Relativistic Quantum Mechanics pp 313-338 | Cite as

# Lorentz Invariance and Relativistic Symmetry Principles

Chapter

## Abstract

We consider the four-dimensional space with coordinates and the length the absolute value should remain unchanged by this transformation (this is the fundamental, defining condition for orthogonal transformations), i.e. .

*x*_{ μ }(*μ*= 0, 1, 2, 3), which — assuming the most general case — may be complex numbers. The absolute value of the position vector is given by (summation convention)$$s = \sqrt {{g_{\mu v}}{x^\mu }{x^v}} = \sqrt {{x_\mu }{x^\mu }} ,$$

(16.1)

*s*can also take complex values. Examining an orthogonal transformation*a*_{ μν }, which relates each point with coordinates*x*_{ μ }to new ones*x*_{ ′μ }$${x'^v} = {a^v}_\mu {x^\mu }$$

(16.2)

$$s' = \sqrt {{{x'}_\mu }{{x'}^\mu }} = \sqrt {{x_\mu }{x^\mu }} = s$$

(16.3)

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### Biographical Notes

**POINCARÉ**, Henri Jules, French mathematician and philosopher, *29.4.1854 Nancy, †l7.7.1912 Paris, was a cousin of Raymond Poincaré, President of the French Republic during World War I. Between 1879 and 1881 at the University of Caen, and from 1881 at the University of Paris, P. worked in the field of pure mathematics (automorpheous functions), made important contributions to the theory of equilibrium properties of rotating fluids and achieved — independently of Einstein — a number of results of the special theory of relativity in his famous paper on the dynamics of the electron, published in 1906.Google Scholar**CAYLEY**, Arthur, British mathematician, * 16.08.1821 Richmond, †26.01.1895 Cambridge. C. was first a lawyer in London and from 1863 a professor at Cambridge. With JJ. Sylvester he founded the “theory of invariants” and algebraic geometry. By using complex coordinates C. showed that metric geometry is contained in projective geometry: with his projective measure (1859) he gave a new foundation to geometry which allowed the treatment of euclidian and noneuclidian geometry from a common point of view. He invented matrix calculus and was the first to formulate group theory (the representation of finite groups by multiplication tables or permutations) in an abstract way. C. also worked on conformai mappings, elliptic and hyperelliptic functions, the theory of differential equations, theoretical mechanics, the motion of the moon, and spherical astronomy. [BR]Google Scholar**KLEIN**, Felix, German mathematician, * 25.04.1849 Düsseldorf, 122.06.1925 Göttingen. K. studied from 1865 to 1870 in Bonn. During an educational stay 1870 in Paris he came into contact with the rapidly developing group theory. From 1871 K. taught at Göttingen and became professor at Erlangen in 1872, at München in 1875, at Leipzig in 1880 and at Göttingen in 1886. He made fundamental contributions to function theory, geometry, and algebra. He was especially interested in group theory and its applications. In 1872 K. published the Erlanger program. When he was older he occupied himself more intensely with pedagogical and historical problems.Google Scholar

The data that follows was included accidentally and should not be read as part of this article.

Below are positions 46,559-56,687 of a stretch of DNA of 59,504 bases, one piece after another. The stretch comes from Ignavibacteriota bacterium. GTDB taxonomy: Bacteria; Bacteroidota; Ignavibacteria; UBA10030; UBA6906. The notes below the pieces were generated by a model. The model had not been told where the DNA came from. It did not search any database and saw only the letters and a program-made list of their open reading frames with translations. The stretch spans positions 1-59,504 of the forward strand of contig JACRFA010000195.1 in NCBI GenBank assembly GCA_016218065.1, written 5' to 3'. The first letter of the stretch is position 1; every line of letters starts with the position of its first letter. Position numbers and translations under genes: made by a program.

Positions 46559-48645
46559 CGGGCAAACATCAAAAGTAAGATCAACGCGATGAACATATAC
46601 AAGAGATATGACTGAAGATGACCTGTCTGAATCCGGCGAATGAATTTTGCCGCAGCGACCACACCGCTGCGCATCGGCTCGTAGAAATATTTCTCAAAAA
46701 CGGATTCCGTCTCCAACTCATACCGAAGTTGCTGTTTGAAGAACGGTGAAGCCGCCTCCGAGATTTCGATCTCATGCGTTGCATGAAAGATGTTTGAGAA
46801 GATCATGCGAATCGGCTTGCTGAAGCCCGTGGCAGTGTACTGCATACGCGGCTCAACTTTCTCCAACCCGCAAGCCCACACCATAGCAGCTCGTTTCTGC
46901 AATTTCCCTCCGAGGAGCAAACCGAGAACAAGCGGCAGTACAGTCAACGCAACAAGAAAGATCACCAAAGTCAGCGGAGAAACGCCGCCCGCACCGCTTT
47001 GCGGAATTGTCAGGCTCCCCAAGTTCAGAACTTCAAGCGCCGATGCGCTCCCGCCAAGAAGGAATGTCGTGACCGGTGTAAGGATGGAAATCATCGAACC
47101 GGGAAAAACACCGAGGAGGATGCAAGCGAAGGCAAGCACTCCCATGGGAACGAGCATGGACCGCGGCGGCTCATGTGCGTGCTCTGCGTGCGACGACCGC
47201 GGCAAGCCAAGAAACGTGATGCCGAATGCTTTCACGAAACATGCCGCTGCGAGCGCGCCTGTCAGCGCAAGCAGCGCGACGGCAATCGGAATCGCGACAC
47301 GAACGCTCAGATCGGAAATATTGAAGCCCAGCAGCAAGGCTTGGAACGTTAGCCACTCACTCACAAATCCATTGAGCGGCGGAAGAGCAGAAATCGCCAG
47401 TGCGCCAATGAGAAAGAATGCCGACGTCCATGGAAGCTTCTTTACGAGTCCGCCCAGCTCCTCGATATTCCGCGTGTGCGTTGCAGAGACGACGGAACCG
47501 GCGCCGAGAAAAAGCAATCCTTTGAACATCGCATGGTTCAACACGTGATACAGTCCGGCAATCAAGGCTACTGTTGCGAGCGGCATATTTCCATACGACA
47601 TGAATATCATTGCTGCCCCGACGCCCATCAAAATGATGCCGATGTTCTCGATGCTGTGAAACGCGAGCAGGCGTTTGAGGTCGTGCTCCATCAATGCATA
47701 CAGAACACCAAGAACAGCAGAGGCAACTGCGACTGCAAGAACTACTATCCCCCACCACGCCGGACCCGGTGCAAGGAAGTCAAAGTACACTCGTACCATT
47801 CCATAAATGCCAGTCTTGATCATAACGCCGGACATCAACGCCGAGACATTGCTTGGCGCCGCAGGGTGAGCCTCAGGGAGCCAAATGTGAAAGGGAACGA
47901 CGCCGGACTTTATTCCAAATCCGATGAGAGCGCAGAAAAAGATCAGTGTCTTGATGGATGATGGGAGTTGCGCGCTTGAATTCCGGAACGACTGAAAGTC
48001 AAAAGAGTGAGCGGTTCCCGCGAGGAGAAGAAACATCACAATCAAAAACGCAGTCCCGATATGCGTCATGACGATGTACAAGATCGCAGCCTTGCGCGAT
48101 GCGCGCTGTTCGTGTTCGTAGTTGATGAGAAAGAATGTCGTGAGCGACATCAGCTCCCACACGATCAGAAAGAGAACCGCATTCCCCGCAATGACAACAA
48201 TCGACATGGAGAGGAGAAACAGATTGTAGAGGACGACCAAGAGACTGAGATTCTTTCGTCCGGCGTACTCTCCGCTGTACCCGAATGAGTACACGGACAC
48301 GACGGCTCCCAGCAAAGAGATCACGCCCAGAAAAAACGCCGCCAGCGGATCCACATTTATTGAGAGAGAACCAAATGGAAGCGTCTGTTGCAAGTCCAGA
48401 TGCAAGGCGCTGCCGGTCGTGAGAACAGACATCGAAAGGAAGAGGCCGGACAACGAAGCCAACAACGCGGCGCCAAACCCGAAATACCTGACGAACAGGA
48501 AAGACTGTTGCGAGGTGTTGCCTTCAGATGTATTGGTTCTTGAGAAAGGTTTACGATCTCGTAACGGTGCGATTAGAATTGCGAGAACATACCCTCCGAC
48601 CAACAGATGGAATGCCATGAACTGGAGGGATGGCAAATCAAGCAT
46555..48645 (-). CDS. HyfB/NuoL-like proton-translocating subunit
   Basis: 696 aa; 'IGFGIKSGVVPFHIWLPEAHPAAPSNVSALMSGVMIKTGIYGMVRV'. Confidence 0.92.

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© Springer-Verlag Berlin Heidelberg 1990